More chances to talk to Microsoft employees, who are some of the smartest people I know. Forget talking to other MVPs - if you want to do that, go talk to them. You don't need to be an MVP to talk to another MVP - just walk right up to them at any SQLSaturday. They're friendly, open people who love helping others. After all, that's how they became MVPs!
the people you get to meet
Access to many on the product teams, and most especially, the global SQL MVP community.
Free MSDN sub
Best part? - The MVP distribution list. There I get to see many interesting questions and answers as well as interact with the product team at Microsoft.
While there are some monetarily significant benefits, such as the MSDN Universal License, and there are some prestige aspects of the award, the best part of the program for me is the ability to interface with the worldwide MVP community. I especially enjoy the private MVP discussion forum, where MVPs share many of their most challenging and interesting technology questions. MVPs are typically very knowledgeable and, in a sense, a cut above the average IT person. Consequently, I'm always learning from my colleagues in the program and advance my own skills through their efforts.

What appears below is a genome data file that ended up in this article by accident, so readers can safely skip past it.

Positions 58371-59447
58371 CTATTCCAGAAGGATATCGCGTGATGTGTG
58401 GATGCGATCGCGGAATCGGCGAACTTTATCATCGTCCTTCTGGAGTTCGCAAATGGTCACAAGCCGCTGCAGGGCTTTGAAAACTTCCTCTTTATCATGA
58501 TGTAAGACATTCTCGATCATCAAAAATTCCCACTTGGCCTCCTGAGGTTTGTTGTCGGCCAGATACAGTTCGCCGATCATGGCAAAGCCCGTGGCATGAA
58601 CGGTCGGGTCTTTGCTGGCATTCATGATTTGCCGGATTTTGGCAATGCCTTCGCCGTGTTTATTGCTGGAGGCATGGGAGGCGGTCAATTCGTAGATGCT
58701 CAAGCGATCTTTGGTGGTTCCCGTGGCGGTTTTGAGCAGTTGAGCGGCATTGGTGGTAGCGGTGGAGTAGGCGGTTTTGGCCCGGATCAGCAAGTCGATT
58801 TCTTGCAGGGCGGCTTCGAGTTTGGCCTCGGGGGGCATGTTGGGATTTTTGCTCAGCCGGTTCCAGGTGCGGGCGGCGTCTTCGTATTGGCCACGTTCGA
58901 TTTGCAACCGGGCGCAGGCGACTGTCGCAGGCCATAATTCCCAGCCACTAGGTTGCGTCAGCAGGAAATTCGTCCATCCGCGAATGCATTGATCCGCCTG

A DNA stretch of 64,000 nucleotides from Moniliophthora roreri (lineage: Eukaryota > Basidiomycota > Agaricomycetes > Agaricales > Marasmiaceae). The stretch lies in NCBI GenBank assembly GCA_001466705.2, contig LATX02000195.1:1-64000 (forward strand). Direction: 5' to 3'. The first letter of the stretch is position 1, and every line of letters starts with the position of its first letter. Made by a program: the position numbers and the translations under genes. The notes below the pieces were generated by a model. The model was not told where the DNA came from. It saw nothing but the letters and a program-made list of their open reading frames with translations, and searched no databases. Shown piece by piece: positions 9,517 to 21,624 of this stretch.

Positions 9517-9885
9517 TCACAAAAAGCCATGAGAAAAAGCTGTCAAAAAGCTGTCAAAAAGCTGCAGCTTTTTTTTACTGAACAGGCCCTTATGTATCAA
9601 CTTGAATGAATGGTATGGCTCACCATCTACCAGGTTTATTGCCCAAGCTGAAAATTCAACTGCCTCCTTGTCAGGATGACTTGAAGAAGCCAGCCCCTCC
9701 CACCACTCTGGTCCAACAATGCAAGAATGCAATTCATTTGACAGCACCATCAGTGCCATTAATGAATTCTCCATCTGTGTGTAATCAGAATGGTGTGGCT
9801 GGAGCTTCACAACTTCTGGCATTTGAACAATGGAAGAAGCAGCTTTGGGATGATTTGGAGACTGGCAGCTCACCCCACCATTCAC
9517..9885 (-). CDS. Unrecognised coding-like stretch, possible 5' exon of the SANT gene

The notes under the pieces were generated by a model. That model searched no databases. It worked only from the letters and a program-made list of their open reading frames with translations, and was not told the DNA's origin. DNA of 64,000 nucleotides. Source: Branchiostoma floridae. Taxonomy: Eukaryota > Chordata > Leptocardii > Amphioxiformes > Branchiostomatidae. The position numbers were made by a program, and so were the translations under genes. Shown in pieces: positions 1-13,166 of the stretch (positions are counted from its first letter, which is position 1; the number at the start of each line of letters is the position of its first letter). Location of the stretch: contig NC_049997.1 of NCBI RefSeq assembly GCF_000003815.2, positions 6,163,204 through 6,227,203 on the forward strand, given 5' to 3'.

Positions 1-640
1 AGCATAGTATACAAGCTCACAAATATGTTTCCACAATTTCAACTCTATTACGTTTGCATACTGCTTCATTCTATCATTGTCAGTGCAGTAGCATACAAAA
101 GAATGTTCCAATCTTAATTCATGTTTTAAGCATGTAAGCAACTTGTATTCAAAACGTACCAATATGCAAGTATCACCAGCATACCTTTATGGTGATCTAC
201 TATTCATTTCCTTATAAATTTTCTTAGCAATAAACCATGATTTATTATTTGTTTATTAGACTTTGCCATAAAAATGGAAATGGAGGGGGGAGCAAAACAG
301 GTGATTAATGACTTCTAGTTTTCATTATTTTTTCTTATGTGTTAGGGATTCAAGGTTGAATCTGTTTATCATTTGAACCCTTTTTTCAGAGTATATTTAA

The best part is the engagement with the product teams at Microsoft - both at the conference itself, and through the email forums
The MVP emails are, by far, the best part of the program.  It allows me unprecedented access to some of the fine folks that have actually written parts of the database engine.
I appreciate the direct access to Microsoft. Being able to get answers quickly and understand the future direction of the product is a huge benefit. 

The best part is the kind of instant family that you gain when you become an MVP. The communication between the MVPs and Microsoft employees we get is excellent, and not something you can easily get.  To be fair, it isn't that much more than you might get at any conference you attend, but it is far more regular and constant.